Before jumping right into why nodejs is considered efficient compared to other backend technologies, we must first understand the difference between thread-based and event-driven systems. Nodejs is event-driven whereas Python, Ruby, PHP is thread-based and this is one of the major reasons why nodejs is more efficient compared to Python Ruby and PHP. So does this mean we should always use nodejs and scrap other traditional technologies? Certainly no, we will discuss this in detail in this article.
Let’s brush up some basic concepts first
Multithreading vs multiprocessing?
Multiprocessing is nothing but utilizing all the CPU cores available for computation. So Let’s say your laptop has 4 CPUs, you can have a maximum of 4 processors executing different tasks concurrently whereas in case of multithreading you have just one core in which you spawn multiple threads. So no matter how many threads you open, internally the CPU is just switching between the task in different threads but executing only one of them at any given point in time.
What is thread-based and event-driven systems?
Multithreading is used to divide up the work. In web apps, every request starts a new thread, but there were many overheads with threads such as thread safety, locking strategies for concurrent threads. Hence even Python Ruby and PHP were single threaded by default with the option of using multiple threads wherever required. Nodejs however is single-threaded and even if you want, you cannot have multithreading. Nodejs has an event loop which continuously polls asynchronous tasks and executes the callback when the task is completed. This topic will be discussed in detail later in this article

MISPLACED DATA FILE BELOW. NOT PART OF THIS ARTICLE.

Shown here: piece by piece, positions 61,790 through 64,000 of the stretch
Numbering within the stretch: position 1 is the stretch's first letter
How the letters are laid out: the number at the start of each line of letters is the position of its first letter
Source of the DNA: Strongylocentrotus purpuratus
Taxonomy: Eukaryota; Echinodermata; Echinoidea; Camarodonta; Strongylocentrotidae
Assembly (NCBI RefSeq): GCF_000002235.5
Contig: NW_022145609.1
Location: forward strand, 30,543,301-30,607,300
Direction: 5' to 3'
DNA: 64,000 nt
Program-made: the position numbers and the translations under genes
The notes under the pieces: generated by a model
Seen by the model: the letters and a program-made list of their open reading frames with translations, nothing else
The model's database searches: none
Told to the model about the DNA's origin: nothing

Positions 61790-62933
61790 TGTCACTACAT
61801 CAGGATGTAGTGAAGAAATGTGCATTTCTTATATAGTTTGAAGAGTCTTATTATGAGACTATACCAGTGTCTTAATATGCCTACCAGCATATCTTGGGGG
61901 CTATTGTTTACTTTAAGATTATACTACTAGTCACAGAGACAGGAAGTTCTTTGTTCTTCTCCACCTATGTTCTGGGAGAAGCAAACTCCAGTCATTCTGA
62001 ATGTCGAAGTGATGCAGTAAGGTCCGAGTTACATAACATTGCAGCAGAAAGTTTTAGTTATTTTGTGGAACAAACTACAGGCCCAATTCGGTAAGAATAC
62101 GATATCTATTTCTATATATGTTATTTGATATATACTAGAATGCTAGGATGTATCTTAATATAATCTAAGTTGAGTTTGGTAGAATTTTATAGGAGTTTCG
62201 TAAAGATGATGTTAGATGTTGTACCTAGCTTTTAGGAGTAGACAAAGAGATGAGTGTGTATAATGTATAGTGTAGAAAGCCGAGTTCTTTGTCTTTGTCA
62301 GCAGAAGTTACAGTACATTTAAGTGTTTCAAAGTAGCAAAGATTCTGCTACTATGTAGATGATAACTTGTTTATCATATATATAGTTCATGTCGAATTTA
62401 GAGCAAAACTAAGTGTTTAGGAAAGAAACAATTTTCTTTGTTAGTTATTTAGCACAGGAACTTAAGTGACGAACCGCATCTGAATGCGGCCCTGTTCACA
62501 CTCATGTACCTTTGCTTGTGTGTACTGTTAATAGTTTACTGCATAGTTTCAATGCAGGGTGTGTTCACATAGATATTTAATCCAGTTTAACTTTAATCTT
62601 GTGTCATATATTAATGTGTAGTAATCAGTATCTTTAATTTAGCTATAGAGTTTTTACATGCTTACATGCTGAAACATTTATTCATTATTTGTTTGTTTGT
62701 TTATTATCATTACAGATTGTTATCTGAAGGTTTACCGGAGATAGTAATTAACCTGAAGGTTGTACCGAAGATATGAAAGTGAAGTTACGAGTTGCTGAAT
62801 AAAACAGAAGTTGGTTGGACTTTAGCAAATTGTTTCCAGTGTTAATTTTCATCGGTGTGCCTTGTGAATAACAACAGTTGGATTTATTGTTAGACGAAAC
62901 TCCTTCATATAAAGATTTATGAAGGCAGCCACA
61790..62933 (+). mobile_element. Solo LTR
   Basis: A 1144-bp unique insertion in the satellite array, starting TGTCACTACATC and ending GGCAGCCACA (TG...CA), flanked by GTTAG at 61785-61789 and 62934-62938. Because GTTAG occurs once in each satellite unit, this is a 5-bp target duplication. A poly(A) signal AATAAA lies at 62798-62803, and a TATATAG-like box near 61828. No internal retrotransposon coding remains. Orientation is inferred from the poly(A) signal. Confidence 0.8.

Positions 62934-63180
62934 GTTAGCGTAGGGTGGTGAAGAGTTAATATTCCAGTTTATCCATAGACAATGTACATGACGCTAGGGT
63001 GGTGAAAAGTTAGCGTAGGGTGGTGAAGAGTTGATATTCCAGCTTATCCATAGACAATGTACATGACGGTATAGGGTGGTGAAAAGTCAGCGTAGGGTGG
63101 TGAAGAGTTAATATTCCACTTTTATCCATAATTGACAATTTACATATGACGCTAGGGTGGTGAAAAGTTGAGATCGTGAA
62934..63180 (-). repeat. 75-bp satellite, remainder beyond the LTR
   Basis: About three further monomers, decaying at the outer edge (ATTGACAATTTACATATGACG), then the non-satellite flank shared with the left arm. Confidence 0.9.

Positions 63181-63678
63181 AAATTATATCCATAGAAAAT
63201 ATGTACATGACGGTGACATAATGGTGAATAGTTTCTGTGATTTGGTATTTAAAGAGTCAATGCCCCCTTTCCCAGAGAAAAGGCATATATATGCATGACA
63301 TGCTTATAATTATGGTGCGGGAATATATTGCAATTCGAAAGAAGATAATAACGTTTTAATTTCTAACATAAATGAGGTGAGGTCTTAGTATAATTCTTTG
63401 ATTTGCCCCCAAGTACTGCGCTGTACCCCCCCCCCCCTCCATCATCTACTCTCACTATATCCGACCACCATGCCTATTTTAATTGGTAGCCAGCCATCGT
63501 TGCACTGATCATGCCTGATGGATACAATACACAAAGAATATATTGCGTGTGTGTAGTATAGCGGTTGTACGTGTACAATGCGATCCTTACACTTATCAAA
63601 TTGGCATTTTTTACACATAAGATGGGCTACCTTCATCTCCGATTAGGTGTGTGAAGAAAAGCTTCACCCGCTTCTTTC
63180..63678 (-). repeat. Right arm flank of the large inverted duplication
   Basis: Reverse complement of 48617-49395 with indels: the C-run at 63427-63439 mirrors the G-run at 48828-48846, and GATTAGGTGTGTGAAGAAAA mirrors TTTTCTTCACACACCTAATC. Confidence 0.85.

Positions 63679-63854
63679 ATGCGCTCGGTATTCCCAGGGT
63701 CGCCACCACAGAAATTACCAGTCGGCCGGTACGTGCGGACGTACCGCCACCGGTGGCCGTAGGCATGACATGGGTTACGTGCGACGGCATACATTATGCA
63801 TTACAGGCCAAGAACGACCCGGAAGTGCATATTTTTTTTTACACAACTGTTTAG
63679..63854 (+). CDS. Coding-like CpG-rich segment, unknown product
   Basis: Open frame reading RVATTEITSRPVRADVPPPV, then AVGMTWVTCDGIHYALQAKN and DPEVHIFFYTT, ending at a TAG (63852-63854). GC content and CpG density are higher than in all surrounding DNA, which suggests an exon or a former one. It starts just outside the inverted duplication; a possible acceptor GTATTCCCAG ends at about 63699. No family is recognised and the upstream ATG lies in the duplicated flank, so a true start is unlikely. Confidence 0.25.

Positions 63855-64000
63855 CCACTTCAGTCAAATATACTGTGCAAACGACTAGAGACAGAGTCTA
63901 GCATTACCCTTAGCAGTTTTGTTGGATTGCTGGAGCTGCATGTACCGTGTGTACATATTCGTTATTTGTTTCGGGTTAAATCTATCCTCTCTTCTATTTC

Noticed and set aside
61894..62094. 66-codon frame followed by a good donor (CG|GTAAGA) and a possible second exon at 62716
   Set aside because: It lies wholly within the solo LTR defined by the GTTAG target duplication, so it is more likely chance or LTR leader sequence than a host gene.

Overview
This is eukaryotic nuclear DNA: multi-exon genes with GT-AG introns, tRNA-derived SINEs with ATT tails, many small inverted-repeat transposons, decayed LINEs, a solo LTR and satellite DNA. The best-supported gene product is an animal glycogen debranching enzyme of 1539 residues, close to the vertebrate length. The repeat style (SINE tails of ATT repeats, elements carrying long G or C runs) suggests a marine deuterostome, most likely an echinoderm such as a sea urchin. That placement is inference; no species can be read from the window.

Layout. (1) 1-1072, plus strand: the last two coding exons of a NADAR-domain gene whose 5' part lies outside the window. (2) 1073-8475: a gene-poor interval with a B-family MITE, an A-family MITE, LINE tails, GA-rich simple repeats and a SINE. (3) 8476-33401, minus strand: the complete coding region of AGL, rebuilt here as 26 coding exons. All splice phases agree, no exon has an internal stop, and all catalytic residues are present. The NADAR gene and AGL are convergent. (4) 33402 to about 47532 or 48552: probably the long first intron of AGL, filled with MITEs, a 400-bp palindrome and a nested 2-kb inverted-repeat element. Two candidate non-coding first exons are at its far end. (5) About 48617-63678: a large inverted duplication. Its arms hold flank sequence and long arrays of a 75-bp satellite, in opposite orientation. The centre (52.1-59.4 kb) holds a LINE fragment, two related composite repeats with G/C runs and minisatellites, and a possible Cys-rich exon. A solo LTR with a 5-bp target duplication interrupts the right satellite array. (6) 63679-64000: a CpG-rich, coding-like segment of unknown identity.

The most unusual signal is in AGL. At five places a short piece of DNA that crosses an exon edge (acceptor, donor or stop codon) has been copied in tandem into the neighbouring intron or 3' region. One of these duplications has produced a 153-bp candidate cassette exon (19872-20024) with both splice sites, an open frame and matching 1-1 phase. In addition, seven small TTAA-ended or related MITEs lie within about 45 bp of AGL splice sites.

So how is nodejs efficient with single thread than other technologies which can be multithreaded?.
So far we have just discussed the problem in detail now let’s dive into the real reason of why nodejs is faster. Backends generally don’t perform heavy computations. The program most of the time is waiting for either a DB response or waiting for the disk to read and write. So the server is idle most of the time. For example, if the DB query takes about 10ms, at a clock speed of 2GHz the CPU could have performed 2 X 10^9 instructions. This time can be very well saved in python as well by using multithreading but that brings an overhead of software complexity. For example reading a file is a blocking operation, you can fire up a new thread which reads the content of a file while you continue executing other instructions and the main thread is notified as soon as the content of the file is read. This is nothing but thread based systems which is kind of tedious when there are so many operations to handle simultaneously and is definitely not a scalable solutionNodejs solves this problem very smartly using a single event loop with just one main thread and a background kernel thread. Nodejs maintains a STACK of all the instructions it needs to execute which are non blocking.